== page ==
About the Catholic Reading Project

The Catholic Reading Project is a "virtual reading group" that will read and discuss (online) key works that explain or elaborate the Catholic faith. In the initial year, 2012-2013, we will be studying the development of Catholic social doctrine, by reading magisterial documents from Rerum Novarum (1891) to Caritas in Veritate (2009).

We need guidance

Last spring, as the presidential campaign season was heating up just as the HHS mandate was beginning to make headlines for its assault on religious liberty, I began reflecting on the need for Catholics to know, understand, and be guided by basic Catholic principles, in our public as well as private lives. Depressed by the prospects for the coming political elections, I wished there were a political party that operated strictly according to the principles of Catholic social teaching (hereafter sometimes abbreviated as CST). Then I realized that most Catholics don’t really know what the principles of Catholic social teaching actually are – although we may have a caricatured notion of them, which is probably not very helpful (I, for instance, imagine butch-looking plainclothes nuns marching in workers’ rallies or chained to fences outside nuclear power plants). When I started talking with my friends about the need to elect officials who would respect the principles of subsidiarity and solidarity, I found that most of them didn’t really know what these terms meant, although they felt vaguely that they should. So I began to think about how we all could become better informed and better equipped to be effective – Catholic – members of our society.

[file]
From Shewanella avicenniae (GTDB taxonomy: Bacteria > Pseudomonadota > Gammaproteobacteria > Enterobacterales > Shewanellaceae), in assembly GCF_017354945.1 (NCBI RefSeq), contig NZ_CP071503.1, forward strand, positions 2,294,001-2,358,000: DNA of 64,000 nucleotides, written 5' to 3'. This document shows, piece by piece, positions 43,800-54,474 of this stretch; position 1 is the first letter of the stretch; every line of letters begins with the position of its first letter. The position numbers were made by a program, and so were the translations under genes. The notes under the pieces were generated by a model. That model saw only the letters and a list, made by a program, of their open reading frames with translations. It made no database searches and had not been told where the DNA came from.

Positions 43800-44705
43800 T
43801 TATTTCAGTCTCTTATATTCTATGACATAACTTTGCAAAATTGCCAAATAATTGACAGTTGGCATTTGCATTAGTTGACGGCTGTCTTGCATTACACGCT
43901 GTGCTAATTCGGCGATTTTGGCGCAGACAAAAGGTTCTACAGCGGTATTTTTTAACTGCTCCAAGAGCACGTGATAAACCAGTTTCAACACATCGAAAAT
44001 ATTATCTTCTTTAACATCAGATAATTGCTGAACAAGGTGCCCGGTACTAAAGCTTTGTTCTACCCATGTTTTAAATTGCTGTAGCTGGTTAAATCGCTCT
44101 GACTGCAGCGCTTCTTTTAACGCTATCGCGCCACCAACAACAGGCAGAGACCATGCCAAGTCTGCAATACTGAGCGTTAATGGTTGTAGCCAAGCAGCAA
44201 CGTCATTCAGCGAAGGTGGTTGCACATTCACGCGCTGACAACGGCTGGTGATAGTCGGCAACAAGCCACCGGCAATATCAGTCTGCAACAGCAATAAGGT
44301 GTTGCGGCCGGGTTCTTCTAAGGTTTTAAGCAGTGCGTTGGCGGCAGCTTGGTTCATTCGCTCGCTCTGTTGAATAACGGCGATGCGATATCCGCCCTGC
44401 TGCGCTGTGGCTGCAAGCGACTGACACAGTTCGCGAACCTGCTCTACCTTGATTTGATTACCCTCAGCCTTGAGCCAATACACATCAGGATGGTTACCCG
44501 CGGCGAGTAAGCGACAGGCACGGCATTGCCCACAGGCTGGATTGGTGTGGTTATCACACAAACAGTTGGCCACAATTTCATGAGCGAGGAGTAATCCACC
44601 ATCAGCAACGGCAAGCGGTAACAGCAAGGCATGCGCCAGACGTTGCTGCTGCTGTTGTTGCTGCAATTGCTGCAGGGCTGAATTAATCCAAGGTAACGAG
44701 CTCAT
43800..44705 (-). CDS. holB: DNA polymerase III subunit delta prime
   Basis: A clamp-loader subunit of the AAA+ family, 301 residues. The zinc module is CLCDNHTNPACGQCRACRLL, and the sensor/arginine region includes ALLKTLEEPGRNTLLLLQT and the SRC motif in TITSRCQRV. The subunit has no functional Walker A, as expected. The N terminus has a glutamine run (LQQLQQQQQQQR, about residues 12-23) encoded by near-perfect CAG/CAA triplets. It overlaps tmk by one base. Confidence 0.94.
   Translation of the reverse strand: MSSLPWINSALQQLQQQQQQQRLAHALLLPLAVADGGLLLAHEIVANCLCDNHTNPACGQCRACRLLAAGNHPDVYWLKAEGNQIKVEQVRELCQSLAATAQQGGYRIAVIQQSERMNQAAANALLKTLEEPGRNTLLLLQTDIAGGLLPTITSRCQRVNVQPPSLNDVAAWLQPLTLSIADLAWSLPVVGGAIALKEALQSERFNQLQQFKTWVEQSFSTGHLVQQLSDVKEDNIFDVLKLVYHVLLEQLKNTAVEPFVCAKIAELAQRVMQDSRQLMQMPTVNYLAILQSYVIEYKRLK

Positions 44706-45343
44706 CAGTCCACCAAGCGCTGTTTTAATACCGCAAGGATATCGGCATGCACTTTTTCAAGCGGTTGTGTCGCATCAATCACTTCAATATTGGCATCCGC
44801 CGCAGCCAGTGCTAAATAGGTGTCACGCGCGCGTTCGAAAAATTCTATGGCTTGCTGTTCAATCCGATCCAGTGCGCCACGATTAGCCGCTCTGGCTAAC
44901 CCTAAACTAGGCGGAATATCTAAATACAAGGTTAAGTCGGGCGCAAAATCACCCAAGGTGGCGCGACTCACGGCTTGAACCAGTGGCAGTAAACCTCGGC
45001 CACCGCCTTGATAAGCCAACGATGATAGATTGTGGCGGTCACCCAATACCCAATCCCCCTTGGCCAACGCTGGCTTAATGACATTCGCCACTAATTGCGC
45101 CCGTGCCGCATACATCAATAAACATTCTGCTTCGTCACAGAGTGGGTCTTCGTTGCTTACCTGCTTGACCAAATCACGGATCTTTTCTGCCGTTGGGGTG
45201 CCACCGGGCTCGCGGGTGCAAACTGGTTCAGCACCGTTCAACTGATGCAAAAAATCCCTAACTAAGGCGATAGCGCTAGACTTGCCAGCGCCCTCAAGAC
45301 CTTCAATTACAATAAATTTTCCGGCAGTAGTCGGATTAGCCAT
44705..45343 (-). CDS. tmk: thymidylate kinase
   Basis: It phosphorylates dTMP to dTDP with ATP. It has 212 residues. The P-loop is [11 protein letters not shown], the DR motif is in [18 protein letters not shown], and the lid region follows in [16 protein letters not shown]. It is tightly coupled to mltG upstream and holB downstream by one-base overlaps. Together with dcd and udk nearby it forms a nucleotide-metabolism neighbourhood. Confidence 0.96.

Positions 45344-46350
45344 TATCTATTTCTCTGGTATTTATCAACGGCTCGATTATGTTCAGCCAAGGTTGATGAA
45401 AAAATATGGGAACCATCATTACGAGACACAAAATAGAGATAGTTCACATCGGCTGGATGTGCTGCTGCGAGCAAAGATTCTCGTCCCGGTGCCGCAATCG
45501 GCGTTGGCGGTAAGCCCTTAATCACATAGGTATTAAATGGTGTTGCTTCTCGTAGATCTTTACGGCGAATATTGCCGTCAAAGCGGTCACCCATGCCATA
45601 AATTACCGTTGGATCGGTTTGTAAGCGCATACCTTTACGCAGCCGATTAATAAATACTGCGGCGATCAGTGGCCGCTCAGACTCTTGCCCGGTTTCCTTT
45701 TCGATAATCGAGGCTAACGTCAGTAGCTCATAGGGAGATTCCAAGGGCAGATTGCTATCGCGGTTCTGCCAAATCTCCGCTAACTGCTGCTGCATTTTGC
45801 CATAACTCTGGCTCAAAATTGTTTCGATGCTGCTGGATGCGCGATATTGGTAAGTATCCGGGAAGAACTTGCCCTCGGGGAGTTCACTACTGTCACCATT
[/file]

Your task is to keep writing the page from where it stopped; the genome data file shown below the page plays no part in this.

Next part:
Since I have only a passing knowledge of the sources of Catholic social doctrine – I used to teach Rerum Novarum in my humanities classes, and I’ve read some of the encyclicals of Pope John Paul II, but I’ve never formally studied Catholic social teaching – I began to conceive a reading group that would read and discuss the foundational, magisterial documents of Catholic social doctrine, at the rate of one per month. I planned to invite everyone in my parish to take part, and to make it a reading group rather than a class, so that everyone would feel free to contribute their insights. Knowing that some who would like to take part would be unable to attend at whichever meeting time we set, I thought of creating a blog with notes and comments, so that people who couldn’t make some or any of the meetings could follow along on their own.

A virtual reading group